In Japan, the loss of the Fukushima power plant was a loss of a major source of electrical generation. This led to a reduction of manufacturing that had direct effects on the world’s industries and economies. It also fueled and refueled opposition to the development of nuclear power plants. In Japan there have been massive protests opposing building nuclear power plants as well as calling for closing existing plants. There was a time not long ago where Japan, a country dependent on imports for most fossil fuels, was on a path to reduce its carbon dioxide emissions below 1990 levels with the use of nuclear power. Japan has subsequently developed a policy to deemphasize nuclear power with a gradual fade out. Even with a focus on renewable energy, this decision in Japan will inevitably lead to more carbon dioxide emissions in the short term.
What I have thought was most interesting was the response in Germany. Germany decided to close its nuclear power plants by 2022. The Washington Post’s Editorial Board called this reaction to Fukushima a blunder, and there were wide spread comments that Germany’s demand for energy would inevitably lead to more coal use and an increase in both carbon dioxide emissions and public health risks. Germany’s position, however, is that they would accelerate their already aggressive programs in renewable energy. This is an interesting gamble. The challenges of meeting Germany’s energy demands with renewable energy are formidable, but if that challenge is met, then it is likely to provide Germany with technological developments and energy security that gives it huge economic advantage. Here is a nice summary story of Germany’s decision in the Christian Science Monitor.
In the earlier part of the Obama administration there was a renewed interest on nuclear energy in the U.S. Immediately after the 2011 earthquake there was significant decline in the U.S. public interest in nuclear power. This decrease came at a time when public support was at a near peak. Now a few months out, polling by the Nuclear Energy Institute, which is a “policy organization” for the nuclear energy industry, shows modest declines, but with a majority in the U.S. still supporting more nuclear energy.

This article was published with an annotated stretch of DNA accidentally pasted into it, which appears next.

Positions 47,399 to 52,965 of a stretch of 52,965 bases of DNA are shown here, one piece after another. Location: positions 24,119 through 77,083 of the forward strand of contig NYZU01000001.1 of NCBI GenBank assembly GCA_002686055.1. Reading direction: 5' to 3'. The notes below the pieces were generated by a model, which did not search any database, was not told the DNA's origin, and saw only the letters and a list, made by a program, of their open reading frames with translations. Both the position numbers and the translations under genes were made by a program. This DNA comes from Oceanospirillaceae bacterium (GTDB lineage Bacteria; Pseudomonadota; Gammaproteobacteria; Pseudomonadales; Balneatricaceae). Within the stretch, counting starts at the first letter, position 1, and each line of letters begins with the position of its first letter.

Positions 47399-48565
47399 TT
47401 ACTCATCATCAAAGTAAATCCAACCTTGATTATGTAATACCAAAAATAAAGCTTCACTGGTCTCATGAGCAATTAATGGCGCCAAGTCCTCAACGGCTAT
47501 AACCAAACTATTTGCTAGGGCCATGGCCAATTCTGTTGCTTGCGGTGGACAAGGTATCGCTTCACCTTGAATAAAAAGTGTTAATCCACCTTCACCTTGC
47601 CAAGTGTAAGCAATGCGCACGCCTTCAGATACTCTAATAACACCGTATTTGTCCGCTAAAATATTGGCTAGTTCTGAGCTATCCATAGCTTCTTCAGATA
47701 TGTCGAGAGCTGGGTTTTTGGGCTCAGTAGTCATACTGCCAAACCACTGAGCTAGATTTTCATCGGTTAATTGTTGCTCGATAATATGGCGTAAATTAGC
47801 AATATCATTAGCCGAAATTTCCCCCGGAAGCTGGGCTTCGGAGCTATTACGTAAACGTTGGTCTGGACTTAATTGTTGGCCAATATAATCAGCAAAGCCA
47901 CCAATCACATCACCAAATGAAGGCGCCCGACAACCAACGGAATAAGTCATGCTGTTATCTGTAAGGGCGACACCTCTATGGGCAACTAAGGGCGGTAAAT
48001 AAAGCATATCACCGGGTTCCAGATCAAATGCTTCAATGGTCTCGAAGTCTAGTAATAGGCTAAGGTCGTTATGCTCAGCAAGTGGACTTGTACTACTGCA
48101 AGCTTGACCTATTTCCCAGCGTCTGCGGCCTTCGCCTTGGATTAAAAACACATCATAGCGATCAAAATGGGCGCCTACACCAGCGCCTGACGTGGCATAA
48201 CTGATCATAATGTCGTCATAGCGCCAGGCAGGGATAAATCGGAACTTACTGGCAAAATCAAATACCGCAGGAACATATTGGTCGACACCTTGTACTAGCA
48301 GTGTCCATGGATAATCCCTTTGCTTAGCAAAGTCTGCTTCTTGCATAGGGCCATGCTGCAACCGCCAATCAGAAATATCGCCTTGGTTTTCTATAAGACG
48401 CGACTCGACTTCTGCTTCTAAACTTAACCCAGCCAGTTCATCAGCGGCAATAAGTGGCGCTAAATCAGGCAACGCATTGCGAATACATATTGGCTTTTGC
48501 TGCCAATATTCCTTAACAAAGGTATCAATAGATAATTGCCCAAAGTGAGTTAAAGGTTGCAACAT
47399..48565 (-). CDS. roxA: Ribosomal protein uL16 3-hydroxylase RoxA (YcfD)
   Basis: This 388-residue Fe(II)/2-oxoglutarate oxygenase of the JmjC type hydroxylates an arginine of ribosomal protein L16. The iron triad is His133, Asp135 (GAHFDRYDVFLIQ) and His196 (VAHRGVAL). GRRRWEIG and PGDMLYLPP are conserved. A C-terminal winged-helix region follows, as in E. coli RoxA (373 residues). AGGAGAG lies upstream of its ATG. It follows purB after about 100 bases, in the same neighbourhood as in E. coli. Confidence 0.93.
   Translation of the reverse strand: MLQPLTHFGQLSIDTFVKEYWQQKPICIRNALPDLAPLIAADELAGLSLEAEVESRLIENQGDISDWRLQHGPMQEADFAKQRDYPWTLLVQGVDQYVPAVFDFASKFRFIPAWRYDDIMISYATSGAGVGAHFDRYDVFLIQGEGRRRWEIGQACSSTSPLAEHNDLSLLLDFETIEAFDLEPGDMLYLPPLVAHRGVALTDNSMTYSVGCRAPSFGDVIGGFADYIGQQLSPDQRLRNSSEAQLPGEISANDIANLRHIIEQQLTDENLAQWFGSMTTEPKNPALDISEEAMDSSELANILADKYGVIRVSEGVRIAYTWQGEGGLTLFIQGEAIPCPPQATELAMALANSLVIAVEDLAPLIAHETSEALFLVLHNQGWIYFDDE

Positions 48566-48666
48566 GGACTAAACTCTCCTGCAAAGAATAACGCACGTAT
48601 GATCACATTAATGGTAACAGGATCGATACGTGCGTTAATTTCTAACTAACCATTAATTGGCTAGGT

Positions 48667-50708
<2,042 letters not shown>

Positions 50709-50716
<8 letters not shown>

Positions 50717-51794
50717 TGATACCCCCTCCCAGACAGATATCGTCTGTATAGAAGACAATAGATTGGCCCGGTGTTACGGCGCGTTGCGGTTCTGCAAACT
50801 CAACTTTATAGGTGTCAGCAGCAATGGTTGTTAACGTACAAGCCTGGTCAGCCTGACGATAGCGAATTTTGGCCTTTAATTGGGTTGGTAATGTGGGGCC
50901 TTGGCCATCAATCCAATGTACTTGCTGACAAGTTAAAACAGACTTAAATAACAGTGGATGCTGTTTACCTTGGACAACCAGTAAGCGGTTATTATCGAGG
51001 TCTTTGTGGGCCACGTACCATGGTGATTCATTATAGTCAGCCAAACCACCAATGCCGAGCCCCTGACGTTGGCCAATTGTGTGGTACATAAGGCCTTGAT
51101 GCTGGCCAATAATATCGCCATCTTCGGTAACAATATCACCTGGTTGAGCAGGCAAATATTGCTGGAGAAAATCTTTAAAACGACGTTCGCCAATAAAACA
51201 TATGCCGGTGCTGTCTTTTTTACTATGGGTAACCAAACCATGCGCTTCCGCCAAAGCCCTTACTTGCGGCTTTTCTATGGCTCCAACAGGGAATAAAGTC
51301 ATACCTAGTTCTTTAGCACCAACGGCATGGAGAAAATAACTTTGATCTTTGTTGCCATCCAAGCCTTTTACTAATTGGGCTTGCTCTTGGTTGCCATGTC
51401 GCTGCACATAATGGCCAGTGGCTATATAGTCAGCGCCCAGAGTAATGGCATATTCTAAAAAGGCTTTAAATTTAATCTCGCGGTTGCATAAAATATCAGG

Looking worldwide, there is no doubt that there will be some countries developing more nuclear energy and there will be some countries where the political environment will reduce the use of nuclear power. With regard to climate, most energy decisions are made with regard to energy needs, energy security and cost. All energy systems have their proponents. All energy systems have environmental impact; therefore, they all have opponents. The net result of this is that we continue to rely on fossil fuels, with increasing stress on energy systems and the environment. There is no doubt that the earthquake in March 2011 in Japan has influenced how we think about nuclear power. Therefore, the earthquake has an influence on how we address the energy issues that are at the root of carbon dioxide emissions and global warming.
There are two points I want to bring forward to carry to the next blog. The first is to reiterate that our world exists in many systems with fragile balance. Our energy systems are vulnerable to relatively small disruptions. Our economy is fragile. Our climate is in a balance where carbon dioxide emissions can drastically alter the balance of water between liquid and ice. The second is that all of these systems are connected. Global risks follow from an earthquake that is localized on the coast of a single island in Japan. It is this sort of systems impacts where the great risks are exposed, where climate change can have near-term impacts.